By Mike Dunn
PHILADELPHIA (CBS) — With the possibility of more tax hikes in Philadelphia looming (see related story), a new survey finds a growing number of residents concerned about the city’s tax burden.
(EDITOR’S NOTE: A few hours after the initial publication of this story, a spokesman for Mayor Nutter told KYW Newsradio that the mayor’s budget being proposed next week would contain no new taxes, including no soda tax. See related story)
The survey by the research arm of the Pew Charitable Trusts finds that 70 percent of Philadelphians rate the tax burden as a serious concern, a percentage that is significantly higher than in Pew polls done in the past two years (55 percent in 2010; 62 percent in 2011).
But poll director Larry Eichel says nearly half the respondents are also concerned about preserving city services that are paid for by taxes.
“It’s close to split, but slightly in favor of the idea of being willing to pay more to get more,” he tells KYW Newsradio.
Eichel doesn’t see those findings — a desire to lower taxes and yet preserve services — as contradictory. One reason may be the desire for new revenue streams. In fact, the poll finds that a majority Philadelphians support advertising on city buildings, an idea that’s being explored by City Council.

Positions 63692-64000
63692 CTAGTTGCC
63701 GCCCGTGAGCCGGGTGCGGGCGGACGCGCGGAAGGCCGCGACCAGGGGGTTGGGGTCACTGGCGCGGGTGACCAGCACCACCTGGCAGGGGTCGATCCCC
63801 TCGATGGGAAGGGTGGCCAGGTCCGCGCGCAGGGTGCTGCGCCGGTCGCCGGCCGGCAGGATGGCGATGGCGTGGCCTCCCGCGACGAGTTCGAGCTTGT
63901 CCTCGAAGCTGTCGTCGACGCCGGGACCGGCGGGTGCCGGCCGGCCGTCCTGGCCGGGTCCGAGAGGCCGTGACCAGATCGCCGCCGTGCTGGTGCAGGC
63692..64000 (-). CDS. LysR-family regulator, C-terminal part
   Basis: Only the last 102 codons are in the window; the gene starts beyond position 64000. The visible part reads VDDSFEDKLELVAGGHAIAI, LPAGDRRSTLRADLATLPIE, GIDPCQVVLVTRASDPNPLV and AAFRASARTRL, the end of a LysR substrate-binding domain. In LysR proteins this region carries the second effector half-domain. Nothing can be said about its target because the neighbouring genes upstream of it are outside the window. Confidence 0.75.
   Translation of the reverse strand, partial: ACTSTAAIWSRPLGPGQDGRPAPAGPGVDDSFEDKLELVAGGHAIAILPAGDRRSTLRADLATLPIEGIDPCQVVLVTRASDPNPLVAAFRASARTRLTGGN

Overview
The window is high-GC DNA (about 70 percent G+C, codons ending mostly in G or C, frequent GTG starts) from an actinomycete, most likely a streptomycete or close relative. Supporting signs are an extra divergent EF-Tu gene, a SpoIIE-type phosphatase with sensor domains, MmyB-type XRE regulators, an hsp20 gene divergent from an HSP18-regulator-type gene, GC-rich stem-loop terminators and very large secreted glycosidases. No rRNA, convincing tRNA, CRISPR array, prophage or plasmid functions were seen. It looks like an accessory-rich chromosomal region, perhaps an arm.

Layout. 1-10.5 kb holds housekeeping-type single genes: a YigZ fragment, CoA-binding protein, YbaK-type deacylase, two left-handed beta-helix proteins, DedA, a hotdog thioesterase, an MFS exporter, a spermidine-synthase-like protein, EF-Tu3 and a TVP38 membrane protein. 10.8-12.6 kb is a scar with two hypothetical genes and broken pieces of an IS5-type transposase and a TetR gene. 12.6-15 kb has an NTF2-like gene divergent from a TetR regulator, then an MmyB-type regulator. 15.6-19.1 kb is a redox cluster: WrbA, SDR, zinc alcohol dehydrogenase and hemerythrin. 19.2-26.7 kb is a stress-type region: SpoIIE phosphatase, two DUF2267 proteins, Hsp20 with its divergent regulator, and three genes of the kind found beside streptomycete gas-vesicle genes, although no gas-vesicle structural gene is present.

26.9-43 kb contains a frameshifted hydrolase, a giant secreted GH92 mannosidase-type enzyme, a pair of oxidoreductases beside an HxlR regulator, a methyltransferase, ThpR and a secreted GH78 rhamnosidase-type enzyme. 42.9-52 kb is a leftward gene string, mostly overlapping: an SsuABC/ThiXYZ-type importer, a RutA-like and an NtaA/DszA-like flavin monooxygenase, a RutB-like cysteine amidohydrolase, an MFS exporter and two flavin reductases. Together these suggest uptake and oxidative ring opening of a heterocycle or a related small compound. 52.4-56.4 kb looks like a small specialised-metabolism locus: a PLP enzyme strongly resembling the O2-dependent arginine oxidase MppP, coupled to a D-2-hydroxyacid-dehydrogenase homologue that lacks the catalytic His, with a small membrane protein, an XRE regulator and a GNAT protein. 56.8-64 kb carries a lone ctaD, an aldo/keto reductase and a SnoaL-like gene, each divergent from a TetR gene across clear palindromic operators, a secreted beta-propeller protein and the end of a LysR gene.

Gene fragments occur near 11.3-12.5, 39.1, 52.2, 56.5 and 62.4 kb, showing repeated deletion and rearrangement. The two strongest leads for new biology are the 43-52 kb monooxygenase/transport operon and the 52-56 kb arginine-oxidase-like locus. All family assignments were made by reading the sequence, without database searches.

The survey also finds what Eichel calls “deeply entrenched” feelings about a tax on soda, an idea that Mayor Nutter twice proposed and City Council twice rejected (see related stories). The survey show a fairly even split among respondents: 49 percent of those questioned opposed to the tax, 46 percent were in favor of it.
But Eichel says the passions on this issue run high:
“Over two thirds of the people who favor a tax on sugary drinks favor it strongly. And over two thirds of the people who oppose the tax say they oppose it strongly.”
Mayor Nutter presents his new budget to City Council next week, and many will be watching to see whether he revives the soda tax proposal for a third straight year.
The telephone survey was conducted of 1,600 Philadelphia residents in January.